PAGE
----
RBI keeps repo rate unchanged at 6.5%

RBI keeps repo rate unchanged at 6.5%

The hike is in-line with the markets expectations, as crude oil price have been rising and rupee has been weaking. Reuters Photo

The Reserve Bank of India (RBI) on Friday retained the existing repo rate at 6.5%, as it mooted over the trade-off between inflationary pressure and liquidity issues in the system.

The move comes after two consecutive rate hike by the apex bank, with earlier two emancipating solely out of inflationary concerns.

The apex bank, in two meetings of monetary policy committee (MPC) for 2018 – June and August, hiked the bank rate by 25 bps every time.

Consequently, the reverse repo rate under the LAF remains at 6.25%, and the marginal standing facility (MSF) rate and the Bank Rate at 6.75%.

"The decision of the MPC is consistent with the stance of calibrated tightening of monetary policy in consonance with the objective of achieving the medium-term target for consumer
price index (CPI) inflation of 4% within a band of +/- 2%, while supporting growth," RBI said in policy statement.

Repo rate is the rate at which the central bank of a country (Reserve Bank of India in case of India) lends money to commercial banks in the event of any shortfall of funds. Repo rate is used by monetary authorities to control inflation.

Also, liquidity concerns might have prompted RBI to hold on to the rates. "Systemic liquidity alternated between surplus and deficit during August-September 2018, reflecting the combined impact of expansion of currency in circulation, Reserve Bank’s forex operations and movements in government cash balances. From a daily net average surplus of Rs 201 billion during August 1-19, 2018, liquidity moved into deficit during August 20-30," it said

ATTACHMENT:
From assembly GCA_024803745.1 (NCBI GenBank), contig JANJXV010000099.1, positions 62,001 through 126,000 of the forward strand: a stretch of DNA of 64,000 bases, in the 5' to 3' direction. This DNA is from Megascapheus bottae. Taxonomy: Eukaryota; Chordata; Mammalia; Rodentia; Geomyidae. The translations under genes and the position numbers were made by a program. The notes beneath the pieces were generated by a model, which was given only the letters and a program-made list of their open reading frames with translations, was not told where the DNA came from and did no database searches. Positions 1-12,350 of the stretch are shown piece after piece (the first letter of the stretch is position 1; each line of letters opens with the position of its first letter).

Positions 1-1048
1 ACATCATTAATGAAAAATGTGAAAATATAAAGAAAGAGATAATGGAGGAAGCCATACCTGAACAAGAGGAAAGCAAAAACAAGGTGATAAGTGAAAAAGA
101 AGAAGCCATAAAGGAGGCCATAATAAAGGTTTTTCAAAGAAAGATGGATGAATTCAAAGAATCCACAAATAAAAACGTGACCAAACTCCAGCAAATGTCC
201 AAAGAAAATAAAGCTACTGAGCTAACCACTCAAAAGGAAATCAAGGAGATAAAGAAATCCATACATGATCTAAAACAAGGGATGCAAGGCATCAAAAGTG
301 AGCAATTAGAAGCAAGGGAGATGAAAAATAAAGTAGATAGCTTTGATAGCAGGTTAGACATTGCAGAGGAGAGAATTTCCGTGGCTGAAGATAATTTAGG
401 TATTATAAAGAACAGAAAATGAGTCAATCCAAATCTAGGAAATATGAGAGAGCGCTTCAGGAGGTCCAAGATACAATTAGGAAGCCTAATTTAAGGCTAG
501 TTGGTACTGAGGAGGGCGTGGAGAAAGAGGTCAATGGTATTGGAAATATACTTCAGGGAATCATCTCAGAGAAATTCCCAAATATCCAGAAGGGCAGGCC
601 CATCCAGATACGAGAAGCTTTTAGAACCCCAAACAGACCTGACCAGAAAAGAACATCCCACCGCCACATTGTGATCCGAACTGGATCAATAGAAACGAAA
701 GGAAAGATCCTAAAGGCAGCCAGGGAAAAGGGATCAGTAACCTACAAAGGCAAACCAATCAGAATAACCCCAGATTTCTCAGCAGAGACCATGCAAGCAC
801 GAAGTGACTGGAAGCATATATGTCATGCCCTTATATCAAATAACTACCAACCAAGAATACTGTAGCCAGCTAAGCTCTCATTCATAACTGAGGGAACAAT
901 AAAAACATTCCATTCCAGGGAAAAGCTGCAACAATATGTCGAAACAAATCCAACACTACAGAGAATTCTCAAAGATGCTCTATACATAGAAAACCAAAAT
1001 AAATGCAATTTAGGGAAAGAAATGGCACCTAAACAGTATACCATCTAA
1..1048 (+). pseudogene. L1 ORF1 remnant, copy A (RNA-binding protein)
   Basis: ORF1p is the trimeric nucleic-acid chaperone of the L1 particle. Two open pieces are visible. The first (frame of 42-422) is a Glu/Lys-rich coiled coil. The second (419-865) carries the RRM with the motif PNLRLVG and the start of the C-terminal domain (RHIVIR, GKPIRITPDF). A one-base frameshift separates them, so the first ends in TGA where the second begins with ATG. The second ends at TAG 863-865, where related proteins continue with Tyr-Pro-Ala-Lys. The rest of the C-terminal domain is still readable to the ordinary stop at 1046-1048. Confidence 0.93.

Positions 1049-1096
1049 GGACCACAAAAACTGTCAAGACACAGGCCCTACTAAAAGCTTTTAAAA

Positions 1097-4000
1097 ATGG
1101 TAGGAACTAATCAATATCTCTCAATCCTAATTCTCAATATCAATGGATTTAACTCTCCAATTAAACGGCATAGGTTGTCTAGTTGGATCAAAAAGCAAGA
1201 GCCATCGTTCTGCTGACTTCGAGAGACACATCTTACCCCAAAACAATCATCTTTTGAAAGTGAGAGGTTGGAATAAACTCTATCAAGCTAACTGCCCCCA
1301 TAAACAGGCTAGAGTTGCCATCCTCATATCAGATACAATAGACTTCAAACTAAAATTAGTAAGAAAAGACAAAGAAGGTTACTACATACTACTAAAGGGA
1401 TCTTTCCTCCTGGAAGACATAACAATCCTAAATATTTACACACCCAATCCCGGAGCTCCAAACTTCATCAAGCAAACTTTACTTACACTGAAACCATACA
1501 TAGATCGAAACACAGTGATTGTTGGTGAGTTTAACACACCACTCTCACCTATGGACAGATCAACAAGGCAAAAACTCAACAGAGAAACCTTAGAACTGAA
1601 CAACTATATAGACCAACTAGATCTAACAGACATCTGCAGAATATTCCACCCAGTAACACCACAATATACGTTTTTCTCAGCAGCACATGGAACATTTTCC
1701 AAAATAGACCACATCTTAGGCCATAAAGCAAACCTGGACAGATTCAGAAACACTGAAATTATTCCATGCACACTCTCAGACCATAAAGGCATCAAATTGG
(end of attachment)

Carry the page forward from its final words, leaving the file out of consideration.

The decision in favour of hiking the interest rates was voted 5:1 by the six-member MPC of the RBI. The hike is contradictary the markets expectations, as crude oil price have been rising and rupee has been weaking.

Morever, due to interest rate differential with the US debt market, the country has seen a huge outflow of FIIs and FPIs, who have withdrawn a record Rs 68,096 crore from the Indian debt and equity markets.

Most analysts as such had predicted a 25 bps rate hike by RBI. Earlier, on September 27, US Fed Reserve also hiked its Fed Fund Rates by 25 bps. In its last policy review meeting, on August 2, 2018, the Bank of England had also raised the bank rates in UK by 25 basis points.

Meanwhile, the bloodbath continued on Indian stock markets, as BSE Sensex tanked by 359.13 in the intra-day trade and NSE Nifty tanked by 155.55 points.